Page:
Remembering World War II Heroes: Templeton men who honored the call of duty

·4 min read

BALDWINVILLE – In the year 1733, the township of Narragansett No. 6 was initially laid out.

The town, later called Templetown and finally changed to Templeton, was incorporated in 1762 and presently consists of four villages. They are Templeton Center, East Templeton, Otter River and Baldwinville.

In Otter River, there was once a woolen mill, a brickyard and, still, a paper mill to this day. Baldwinville’s biggest manufacturer was the former Temple Stuart Company. The community was also well known for its many farms.

And when duty called and the country went to battle in World War II, many of their native sons answered the call and a total of 17 of them were among those lost during the war.

Baldwinville was home to Stanley Gontarski, Leon Graves, George Hawkes, Roy Hewitt, Herbert Miner, Walter Norskey and Prentiss Spaulding. From the precinct of Templeton Center were Leonard Aho, Charles Nygard and Warren Weir. Hailing from East Templeton were Tauno Kangas, Everett Koski, Paul Lojander and Charles Sylvester; while Otter River residents were Johnny Lendo, Ernest Rod and Roger Warfield.

The Baldwinville World War II Memorial in Baldwinville.
The Baldwinville World War II Memorial in Baldwinville.

Over the next few weeks, the series Remembering Local World War II Heroes will honor these men from the town of Templeton.

Lt. Stanley Gontarski (1916-1945)

Stanley V.  Gontarski was born on Feb. 15, 1916 in Baldwinville to Stanley and Anne Gontarski and lived in the village on Mason Street. He graduated from Templeton High School where he was active in sports.

While growing up in the town, he was a member of the Pulaski Guards of Baldwinville and played baseball with the Mohawks, a well-known club from that town.

He would go on to graduate from the State Ranger School at Syracuse University in Syracuse, New York.

Lt. Class Stanley Gontarski
Lt. Class Stanley Gontarski

Gontarski entered the service in February of 1941 and trained at Camp Edwards, Camp Wheeler, Georgia, and Camp Hood, Texas, before being commissioned in the Infantry at Fort Benning, Georgia, in November of 1942.

It was while in Georgia that he met and married to Manelle Dolley of Macon, and would go on to receive his promotion to first lieutenant in January of 1943.

He was sent overseas in December of 1944 and was in Trinidad and France before entering Belgium during the German advance before Christmas with the 134th Infantry, 35th Division.

In late January of 1945, his parents received a War Department telegram stating that 1st Lt. Gontarski had been missing in action in Belgium since Jan. 6. He had been serving with Gen. George Patton’s Third Army and was a member of the 104th Infantry.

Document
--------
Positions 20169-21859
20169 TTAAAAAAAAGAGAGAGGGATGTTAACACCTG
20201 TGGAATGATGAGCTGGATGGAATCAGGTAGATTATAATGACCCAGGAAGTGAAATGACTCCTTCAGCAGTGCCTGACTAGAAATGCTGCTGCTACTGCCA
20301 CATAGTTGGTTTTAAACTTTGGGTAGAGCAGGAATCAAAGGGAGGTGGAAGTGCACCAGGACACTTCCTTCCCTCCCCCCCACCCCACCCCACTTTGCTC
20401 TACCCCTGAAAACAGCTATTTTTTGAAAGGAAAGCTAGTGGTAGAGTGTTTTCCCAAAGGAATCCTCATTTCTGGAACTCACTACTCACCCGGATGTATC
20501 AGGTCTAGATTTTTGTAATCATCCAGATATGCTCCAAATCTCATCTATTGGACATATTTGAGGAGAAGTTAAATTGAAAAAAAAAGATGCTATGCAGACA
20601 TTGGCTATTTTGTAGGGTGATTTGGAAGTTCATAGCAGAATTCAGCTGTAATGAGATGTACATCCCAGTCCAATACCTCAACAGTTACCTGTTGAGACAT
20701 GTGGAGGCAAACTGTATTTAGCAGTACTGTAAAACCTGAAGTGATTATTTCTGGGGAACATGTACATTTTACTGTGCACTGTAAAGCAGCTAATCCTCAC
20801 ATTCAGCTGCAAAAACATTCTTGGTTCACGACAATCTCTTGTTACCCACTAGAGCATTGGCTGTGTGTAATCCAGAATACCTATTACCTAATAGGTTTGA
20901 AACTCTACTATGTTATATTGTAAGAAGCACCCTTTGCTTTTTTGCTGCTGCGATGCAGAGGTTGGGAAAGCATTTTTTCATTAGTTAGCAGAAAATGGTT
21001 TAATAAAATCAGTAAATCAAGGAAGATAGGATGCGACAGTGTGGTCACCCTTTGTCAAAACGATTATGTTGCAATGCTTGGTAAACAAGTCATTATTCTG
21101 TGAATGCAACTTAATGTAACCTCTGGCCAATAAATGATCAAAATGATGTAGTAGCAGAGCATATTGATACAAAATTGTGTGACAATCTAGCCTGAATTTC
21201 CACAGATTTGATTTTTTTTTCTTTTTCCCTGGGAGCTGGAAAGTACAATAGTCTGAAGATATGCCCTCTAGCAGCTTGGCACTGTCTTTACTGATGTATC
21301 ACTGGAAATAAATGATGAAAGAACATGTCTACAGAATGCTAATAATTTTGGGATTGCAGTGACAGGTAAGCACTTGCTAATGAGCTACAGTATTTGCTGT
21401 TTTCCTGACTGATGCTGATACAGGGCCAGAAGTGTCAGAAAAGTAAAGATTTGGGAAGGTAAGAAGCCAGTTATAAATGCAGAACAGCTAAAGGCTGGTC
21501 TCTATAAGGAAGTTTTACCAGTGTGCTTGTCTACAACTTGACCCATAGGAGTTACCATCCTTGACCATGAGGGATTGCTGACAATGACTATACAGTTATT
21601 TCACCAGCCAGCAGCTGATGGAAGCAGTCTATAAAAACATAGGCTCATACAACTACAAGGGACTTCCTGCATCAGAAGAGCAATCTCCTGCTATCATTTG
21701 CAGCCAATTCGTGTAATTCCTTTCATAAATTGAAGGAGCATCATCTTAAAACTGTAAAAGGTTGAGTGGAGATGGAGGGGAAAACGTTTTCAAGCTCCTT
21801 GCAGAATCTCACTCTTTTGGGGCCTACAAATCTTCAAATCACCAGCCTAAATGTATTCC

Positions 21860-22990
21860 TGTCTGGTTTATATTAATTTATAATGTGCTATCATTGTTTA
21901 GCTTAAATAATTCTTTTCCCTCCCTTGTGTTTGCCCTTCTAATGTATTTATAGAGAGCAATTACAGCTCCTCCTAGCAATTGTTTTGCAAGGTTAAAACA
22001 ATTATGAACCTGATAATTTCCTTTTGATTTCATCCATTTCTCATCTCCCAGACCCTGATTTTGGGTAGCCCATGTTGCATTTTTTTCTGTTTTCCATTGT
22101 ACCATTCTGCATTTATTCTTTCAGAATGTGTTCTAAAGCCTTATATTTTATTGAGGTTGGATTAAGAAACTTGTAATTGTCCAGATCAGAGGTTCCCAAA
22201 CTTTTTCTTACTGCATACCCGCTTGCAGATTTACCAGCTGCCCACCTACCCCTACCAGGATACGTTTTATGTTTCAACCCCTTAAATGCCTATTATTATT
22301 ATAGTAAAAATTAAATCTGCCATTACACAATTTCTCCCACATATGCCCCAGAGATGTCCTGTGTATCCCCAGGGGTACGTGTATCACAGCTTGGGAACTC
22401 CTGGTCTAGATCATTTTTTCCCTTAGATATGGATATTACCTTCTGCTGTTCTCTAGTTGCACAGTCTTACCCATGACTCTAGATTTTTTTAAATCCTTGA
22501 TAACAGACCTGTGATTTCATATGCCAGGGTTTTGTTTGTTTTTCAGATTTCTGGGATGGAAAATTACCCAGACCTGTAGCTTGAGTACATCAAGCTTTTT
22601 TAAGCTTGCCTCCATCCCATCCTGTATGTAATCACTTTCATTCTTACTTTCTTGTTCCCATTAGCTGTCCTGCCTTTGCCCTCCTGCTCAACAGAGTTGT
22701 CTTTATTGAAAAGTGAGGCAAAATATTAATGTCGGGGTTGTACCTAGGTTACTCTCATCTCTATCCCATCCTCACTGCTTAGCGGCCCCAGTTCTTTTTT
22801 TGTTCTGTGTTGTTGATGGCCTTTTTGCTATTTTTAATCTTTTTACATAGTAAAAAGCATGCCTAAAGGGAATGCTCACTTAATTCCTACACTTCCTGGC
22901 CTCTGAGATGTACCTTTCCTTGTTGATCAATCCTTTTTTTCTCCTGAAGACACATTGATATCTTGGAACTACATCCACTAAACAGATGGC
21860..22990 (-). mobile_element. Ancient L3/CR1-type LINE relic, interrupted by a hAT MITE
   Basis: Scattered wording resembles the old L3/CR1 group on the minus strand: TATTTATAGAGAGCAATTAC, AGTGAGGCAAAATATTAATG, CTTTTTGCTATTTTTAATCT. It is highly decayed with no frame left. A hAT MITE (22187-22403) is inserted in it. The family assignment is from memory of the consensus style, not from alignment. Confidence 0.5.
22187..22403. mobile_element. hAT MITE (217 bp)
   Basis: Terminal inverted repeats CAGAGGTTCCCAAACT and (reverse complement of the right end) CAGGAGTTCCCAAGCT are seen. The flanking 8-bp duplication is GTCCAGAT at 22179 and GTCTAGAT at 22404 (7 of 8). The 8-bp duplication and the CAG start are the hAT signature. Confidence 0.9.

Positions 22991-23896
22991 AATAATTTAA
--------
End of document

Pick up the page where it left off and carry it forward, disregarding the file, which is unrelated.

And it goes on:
Tragically, about two weeks later, another telegram arrived informing the parents that their 28-year-old son had been killed in action on Jan. 9, 1944 in Belgium while he was serving with Patton’s Third Army.

Besides his parents and wife, he also left a sister, Mrs. Victoria Swercewski of Baldwinville, and his brother-in-law, Henry Swercewski, who had been recently given a medical discharge from the Army after being wounded in France.

Lt. Gontarski was buried in the Luxembourg American Cemetery and Memorial.

Pvt. Leon L. Graves (1924-1944)

Leon Lewis Graves was born in Baldwinville on May 28, 1924, the son of John F. and Dora M. (Berard) Graves and lived on Royalston Road. He was employed in Boston at the time of his entrance into the army on March 11, 1942 and had been overseas in both England and Ireland for more than a year.

On Aug. 8, 1944 his parents received a telegram from the war department that 20-year-old Pvt. Graves had been wounded in action while serving in France on July 15. The parents would later learn that their son died of those wounds the following day, on July 16. There were no other details contained in the telegram.

Pvt. Leon Graves of Templeton
Pvt. Leon Graves of Templeton

Aside from his parents, he was survived by two brothers, Dellard of East Templeton and Louis of Newton Center; and three sisters, Mabel, Louise and Isabel, all of Baldwinville. In addition, he left a half-brother, Leo Boise of Boston and two half-sisters, Mrs. Ruth Ryan of Gardner and Mrs. Veda Carpenter of Baldwinville.

He was buried in Calvary Cemetery, Winchendon.

Comments and suggestions for Remembering Local World War II Heroes can be sent to Mike Richard at mikerichard0725@gmail.com or in writing Mike Richard, 92 Boardley Rd. Sandwich, MA 02563.

This article originally appeared on Gardner News: Templeton soldiers Leon L. Graves, Stanley Gontarski killed in WWII